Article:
Outside groups spent about $1.9 billion to influence federal elections through Oct. 31, blowing past the 2018 midterm outside spending record of $1.6 billion, adjusted for inflation.

Two Republican political action committees have led the way in outside spending for federal races.

The Senate Leadership Fund, a super PAC aligned with Senate Minority Leader Mitch McConnell, R-Ky., has poured over $205 million into the midterms while backing Republicans running for Senate. The Congressional Leadership Fund, a hybrid PAC supported by House GOP leaders, has spent more than $188 million.

Megadonors from both sides of aisle have poured millions of dollars into the 2022 midterms. The top donors this cycle going into Election Day include billionaires George Soros, Richard Uihlein, Ken Griffin and Sam Bankman-Fried.

Brian Schwartz

Dems and GOP send out their heavy hitters in final weekend

It was a busy weekend on the campaign trail as both parties sent out their all-star surrogates in the final days leading up to the Nov. 8 midterm elections.

Former U.S. President Barack Obama campaigns on stage for John Fetterman, Pennsylvania Democratic nominee for the U.S. Senate, as Gisele Fetterman stands nearby, in Pittsburgh, Pennsylvania, U.S., November 5, 2022. 

Quinn Glabicki | Reuters

Republican candidate for Arizona Governor Kari Lake is joined onstage by Steve Bannon, former advisor to U.S. President Donald Trump, during a campaign stop on the Arizona First GOTV Bus Tour in Queen Creek, Arizona, U.S., November 6, 2022. 

Brian Snyder | Reuters

Former U.S. President Bill Clinton joins a rally to support Democratic Senator Catherine Cortez Masto ahead of the election in Las Vegas, Nevada, U.S. November 6, 2022. 

David Swanson | Reuters

Former U.S. President Donald Trump’s longtime associate and political advisor Roger Stone attends a rally ahead of the midterm elections, in Miami, Florida, U.S., November 6, 2022.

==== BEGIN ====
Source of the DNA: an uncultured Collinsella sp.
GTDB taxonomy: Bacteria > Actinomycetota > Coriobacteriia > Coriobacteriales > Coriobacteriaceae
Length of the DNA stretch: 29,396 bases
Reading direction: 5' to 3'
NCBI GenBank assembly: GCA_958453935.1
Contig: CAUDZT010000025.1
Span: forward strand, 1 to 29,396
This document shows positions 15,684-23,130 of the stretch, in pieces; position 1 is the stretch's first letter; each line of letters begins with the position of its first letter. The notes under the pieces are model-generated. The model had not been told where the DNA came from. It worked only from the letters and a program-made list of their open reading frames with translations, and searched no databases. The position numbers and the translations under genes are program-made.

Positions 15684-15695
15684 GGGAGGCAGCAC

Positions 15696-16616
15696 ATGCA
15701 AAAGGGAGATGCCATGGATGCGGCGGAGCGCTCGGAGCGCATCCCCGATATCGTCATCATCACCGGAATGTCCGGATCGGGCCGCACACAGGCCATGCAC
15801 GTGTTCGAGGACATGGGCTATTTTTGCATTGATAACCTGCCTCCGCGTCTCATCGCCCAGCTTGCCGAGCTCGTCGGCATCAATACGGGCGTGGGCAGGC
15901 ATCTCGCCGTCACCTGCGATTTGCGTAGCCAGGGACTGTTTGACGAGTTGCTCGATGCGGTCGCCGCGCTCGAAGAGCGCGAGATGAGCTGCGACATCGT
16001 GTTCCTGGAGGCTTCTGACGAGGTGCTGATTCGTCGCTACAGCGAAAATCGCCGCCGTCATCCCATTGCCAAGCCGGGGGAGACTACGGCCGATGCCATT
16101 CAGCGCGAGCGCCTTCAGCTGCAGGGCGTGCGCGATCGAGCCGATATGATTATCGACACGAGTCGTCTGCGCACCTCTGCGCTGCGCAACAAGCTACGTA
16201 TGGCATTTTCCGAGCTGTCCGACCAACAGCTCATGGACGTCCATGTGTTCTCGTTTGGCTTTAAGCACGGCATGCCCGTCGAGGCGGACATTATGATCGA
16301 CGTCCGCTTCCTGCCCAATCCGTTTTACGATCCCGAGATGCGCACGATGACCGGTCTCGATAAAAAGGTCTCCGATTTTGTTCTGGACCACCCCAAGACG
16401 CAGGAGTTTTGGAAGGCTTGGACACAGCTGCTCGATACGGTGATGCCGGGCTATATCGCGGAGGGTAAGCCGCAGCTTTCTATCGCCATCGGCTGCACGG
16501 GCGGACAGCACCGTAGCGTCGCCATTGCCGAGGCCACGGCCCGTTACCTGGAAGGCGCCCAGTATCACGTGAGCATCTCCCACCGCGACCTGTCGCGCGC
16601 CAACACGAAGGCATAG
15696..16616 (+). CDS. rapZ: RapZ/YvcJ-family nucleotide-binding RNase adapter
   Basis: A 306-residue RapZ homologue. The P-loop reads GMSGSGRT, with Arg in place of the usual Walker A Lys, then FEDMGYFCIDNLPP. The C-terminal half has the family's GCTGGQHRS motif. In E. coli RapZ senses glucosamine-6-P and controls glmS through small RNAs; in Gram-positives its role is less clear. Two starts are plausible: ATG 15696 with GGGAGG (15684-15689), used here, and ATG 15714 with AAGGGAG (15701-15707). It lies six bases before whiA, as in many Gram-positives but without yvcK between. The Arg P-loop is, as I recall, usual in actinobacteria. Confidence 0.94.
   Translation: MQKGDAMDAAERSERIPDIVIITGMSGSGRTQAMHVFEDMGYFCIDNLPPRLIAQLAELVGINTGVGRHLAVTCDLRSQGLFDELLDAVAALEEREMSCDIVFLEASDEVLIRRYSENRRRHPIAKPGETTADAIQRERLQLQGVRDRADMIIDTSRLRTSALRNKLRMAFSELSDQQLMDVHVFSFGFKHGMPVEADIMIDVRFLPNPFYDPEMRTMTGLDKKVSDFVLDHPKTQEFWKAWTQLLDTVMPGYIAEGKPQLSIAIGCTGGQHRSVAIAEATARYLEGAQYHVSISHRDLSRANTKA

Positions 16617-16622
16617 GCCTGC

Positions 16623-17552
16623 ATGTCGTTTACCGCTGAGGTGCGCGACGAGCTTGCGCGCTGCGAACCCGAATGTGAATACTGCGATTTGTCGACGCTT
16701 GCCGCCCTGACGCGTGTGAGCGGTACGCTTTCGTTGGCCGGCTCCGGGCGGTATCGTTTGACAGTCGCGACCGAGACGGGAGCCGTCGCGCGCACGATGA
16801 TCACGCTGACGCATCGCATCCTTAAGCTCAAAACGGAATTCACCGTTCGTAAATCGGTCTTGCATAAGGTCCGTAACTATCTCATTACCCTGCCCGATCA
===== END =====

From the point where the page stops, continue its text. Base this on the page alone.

Marco Bello | Reuters

Georgia Senate candidate Herschel Walker speaks at a rally in Hiram, Georgia on November 6th, 2022.

Nathan Posner | Anadolu Agency | Getty Images

U.S. President Joe Biden, former President Barack Obama, Democratic U.S. senatorial candidate John Fetterman and Democratic nominee for Pennsylvania governor Josh Shapiro campaign in Philadelphia, Pennsylvania, U.S. November 5, 2022. 

Kevin Lamarque | Reuters

Former U.S. President Donald Trump looks on as Pennsylvania Republican U.S. Senate candidate Dr. Mehmet Oz speaks at a pre-election rally to support Republican candidates in Latrobe, Pennsylvania, U.S., November 5, 2022.

Mike Segar | Reuters

US President Joe Biden and New York Governor Kathy Hochul wave during a rally for Democratic candidates at Sarah Lawrence College in Bronxville, New York, November 6, 2022.

Saul Loeb | Afp | Getty Images

Rev. Raphael Warnock, Democratic Senator for Georgia is joined by director Spike Lee at a midterm election campaign event in Savannah, Georgia, U.S., November 6, 2022.

Bob Strong | Reuters

— Getty Images | Reuters